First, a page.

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Lean Product Management

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Lean Product Management

Dan Olsen, CEO, Your Version

Silicon Valley Product Camp
April 2, 2011

  • Slides posted at http://www.slideshare.net/dan_o/lean-product-management-at-silicon-valley-product-camp-by-dan-olsen 
  • Lean Product Management – take off on lean manufacturing – cost efficiencies
  • Why lean? – do more with less: time, budget
  • Formula for product-market fit: meets customer needs, better than competitors, easy to use, good value/price – hard part is accomplishing this
  • Frameworks for identifying/prioritizing requirements:
    • Problem space vs. solution space:
      • Customer problem/requirement vs. specific implementation to address the requirement
      • Example:  ability to write in space (zero gravity) Russians used a pencil rather than a spend $1M R&D on  a space pen
      • Turbo tax vs Tax Cut – biggest competitor is pencil and paper – how to differentiate from “roll your own” or indirect competition:   audit, check, maximize returns (empowerment and time and money savings benefits)
    • Importance vs. low satisfaction = quadrant for evaluation requirements – target opportunity quadrant (high importance and low satisfaction)
    • Kano model = user satisfaction vs dissatisfaction of Y axis and need met vs not met on X axis – delighter (creates wow factor) vs performance (nice to have) vs must have (cost of entry)
    • Analyze competition along these same frameworks
  • Ruthless prioritization
    • High, medium, low priority + rank order – every feature can’t be high
    • Tie back to key benefits that meet high level business and product strategy
    • Issue: shared development resources with competing product priorities
    • Measure vlue created against investment (developer time)
    • Goal:  high customer value for low development time; strip down features to speed up time to market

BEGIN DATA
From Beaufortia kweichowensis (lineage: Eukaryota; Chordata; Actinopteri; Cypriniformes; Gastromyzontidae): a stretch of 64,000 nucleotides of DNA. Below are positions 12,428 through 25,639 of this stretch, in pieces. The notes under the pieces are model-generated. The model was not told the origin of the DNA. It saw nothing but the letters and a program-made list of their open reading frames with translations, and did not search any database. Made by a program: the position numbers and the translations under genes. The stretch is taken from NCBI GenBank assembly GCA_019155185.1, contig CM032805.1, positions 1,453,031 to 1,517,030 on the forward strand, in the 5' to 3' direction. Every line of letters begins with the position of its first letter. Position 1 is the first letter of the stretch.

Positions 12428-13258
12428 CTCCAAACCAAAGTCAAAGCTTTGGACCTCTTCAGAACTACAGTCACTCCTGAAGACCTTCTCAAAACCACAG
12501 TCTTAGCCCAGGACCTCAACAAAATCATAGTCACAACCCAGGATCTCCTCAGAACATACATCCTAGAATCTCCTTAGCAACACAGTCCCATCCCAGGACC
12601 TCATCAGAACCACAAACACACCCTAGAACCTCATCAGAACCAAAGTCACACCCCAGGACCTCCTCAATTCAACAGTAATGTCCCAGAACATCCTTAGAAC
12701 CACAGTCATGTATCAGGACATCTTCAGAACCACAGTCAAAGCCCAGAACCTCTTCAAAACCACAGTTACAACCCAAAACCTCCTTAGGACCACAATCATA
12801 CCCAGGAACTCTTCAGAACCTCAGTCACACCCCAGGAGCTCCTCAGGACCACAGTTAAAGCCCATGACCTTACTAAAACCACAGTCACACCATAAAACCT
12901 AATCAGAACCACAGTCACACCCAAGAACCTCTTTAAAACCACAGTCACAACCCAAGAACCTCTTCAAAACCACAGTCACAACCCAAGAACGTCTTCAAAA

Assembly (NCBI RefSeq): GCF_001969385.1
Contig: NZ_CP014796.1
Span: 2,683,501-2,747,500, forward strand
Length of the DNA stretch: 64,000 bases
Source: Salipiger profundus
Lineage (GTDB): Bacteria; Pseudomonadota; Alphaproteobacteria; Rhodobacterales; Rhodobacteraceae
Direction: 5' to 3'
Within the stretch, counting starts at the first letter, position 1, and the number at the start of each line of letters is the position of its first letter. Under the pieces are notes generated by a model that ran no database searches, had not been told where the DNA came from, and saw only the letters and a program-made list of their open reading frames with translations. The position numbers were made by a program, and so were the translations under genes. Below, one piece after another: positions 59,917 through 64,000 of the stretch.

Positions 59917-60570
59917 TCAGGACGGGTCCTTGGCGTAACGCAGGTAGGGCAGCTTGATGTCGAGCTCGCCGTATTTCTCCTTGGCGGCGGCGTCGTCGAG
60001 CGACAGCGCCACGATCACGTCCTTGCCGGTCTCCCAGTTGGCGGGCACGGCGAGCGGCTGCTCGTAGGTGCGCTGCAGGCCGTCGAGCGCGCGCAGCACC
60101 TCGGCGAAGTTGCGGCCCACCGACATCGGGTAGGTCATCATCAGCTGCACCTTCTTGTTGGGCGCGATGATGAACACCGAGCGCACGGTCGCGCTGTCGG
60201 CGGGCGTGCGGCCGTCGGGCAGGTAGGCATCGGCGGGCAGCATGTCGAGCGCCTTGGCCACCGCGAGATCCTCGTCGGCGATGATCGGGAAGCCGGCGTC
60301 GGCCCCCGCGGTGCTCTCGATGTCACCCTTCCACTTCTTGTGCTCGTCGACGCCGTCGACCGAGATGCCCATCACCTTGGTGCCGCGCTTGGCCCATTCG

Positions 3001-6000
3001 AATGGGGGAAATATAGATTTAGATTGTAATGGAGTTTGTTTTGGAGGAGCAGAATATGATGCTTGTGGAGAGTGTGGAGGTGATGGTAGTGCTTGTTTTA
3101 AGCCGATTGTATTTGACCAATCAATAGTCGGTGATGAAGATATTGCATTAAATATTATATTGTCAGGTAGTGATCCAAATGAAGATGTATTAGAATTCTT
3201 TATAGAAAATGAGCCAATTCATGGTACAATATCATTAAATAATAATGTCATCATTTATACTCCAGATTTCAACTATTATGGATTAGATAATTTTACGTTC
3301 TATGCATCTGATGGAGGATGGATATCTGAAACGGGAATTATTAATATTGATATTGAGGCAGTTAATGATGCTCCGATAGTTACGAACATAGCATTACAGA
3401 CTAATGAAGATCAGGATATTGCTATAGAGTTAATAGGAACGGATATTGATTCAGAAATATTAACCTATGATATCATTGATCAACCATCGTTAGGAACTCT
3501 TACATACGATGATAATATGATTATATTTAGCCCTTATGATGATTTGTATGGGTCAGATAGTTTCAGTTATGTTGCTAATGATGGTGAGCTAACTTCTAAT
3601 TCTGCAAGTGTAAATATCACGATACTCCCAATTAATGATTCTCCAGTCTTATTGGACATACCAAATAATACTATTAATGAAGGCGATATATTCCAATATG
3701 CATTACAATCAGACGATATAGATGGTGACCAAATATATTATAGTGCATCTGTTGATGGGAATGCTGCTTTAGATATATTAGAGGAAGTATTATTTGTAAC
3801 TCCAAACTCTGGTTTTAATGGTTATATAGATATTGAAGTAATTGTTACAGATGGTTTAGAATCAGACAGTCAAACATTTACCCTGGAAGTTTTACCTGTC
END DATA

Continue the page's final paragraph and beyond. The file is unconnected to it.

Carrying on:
• User benefits vs. ease of use
    • If user benefits roughly equal, ease of use always wins
    • UI Design iceberg:  above  is visual design; below: interaction design, information architecture, and conceptual design at base
    • Read:  Jesse james Garrett’s “Elements of User Experience chart” at www.jjg.net
    • Be deliberate about UI design rather than achieve de facto design because you didn’t plan it
  • Customer feedback: customers  can’t articulate solutions but can describe pain points and react to solutions (very true for consumer, web and app solutions; less for other domains)
    • Enterprise customers more likely to be domain experts and be able to contribute to articulating solution
    • Smoke screen – test marketing messages with fake web page to test appeal
    • “Ramen“ customer feedback (low tech/low cost) – PM moderates, use laptop to present concept and note taker
      • Use unaided feedback – user stream of consciousness before aided questions
      • Need to encourage candid feedback and not be defensive
      • Include engineers to reduce conflict about requirement priorities
      • Nobody watches video tapes
    • Silverback – tool to view consumer face while evaluating UI – gives non-verbal feedback
  • Case study – service to tailor junk mail
    • Use smokescreen approach to test functionality and user benefits
    • Cluster user benefits to develop product concepts for further testing
    • Further testing improves understanding of feature sets with highest priority
    • Remove features of low priority from coding and improves messages for launch marketing
    • Good market research, product concept testing doesn’t have to be expensive - ~$1500 for respondent fees and about 4 weeks for execution
    • Use metrics to evaluate survey results, e.g., net promoter score, survey.io


  • Key product manager skill:  ability to say no



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